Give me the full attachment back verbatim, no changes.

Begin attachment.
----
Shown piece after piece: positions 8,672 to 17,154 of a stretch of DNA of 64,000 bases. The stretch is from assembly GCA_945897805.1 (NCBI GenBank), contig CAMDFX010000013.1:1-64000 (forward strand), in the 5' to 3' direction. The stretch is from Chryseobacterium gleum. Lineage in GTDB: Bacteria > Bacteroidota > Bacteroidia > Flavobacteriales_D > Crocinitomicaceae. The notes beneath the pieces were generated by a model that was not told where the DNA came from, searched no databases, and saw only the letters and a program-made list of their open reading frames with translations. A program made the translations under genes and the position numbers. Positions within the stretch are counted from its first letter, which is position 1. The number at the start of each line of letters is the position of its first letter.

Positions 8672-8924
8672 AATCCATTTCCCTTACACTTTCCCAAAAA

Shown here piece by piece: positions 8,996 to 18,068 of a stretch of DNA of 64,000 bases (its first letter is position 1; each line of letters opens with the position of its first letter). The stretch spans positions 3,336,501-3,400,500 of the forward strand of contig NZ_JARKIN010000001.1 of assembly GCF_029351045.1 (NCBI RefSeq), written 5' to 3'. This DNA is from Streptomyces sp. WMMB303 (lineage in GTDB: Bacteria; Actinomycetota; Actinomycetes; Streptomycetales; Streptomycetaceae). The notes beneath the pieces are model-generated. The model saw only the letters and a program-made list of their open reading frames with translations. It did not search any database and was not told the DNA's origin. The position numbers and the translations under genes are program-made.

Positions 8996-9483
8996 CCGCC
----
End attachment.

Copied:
Shown piece after piece: positions 8,672 to 17,154 of a stretch of DNA of 64,000 bases. The stretch is from assembly GCA_945897805.1 (NCBI GenBank), contig CAMDFX010000013.1:1-64000 (forward strand), in the 5' to 3' direction. The stretch is from Chryseobacterium gleum. Lineage in GTDB: Bacteria > Bacteroidota > Bacteroidia > Flavobacteriales_D > Crocinitomicaceae. The notes beneath the pieces were generated by a model that was not told where the DNA came from, searched no databases, and saw only the letters and a program-made list of their open reading frames with translations. A program made the translations under genes and the position numbers. Positions within the stretch are counted from its first letter, which is position 1. The number at the start of each line of letters is the position of its first letter.

Positions 8672-8924
8672 AATCCATTTCCCTTACACTTTCCCAAAAA

Shown here piece by piece: positions 8,996 to 18,068 of a stretch of DNA of 64,000 bases (its first letter is position 1; each line of letters opens with the position of its first letter). The stretch spans positions 3,336,501-3,400,500 of the forward strand of contig NZ_JARKIN010000001.1 of assembly GCF_029351045.1 (NCBI RefSeq), written 5' to 3'. This DNA is from Streptomyces sp. WMMB303 (lineage in GTDB: Bacteria; Actinomycetota; Actinomycetes; Streptomycetales; Streptomycetaceae). The notes beneath the pieces are model-generated. The model saw only the letters and a program-made list of their open reading frames with translations. It did not search any database and was not told the DNA's origin. The position numbers and the translations under genes are program-made.

Positions 8996-9483
8996 CCGCC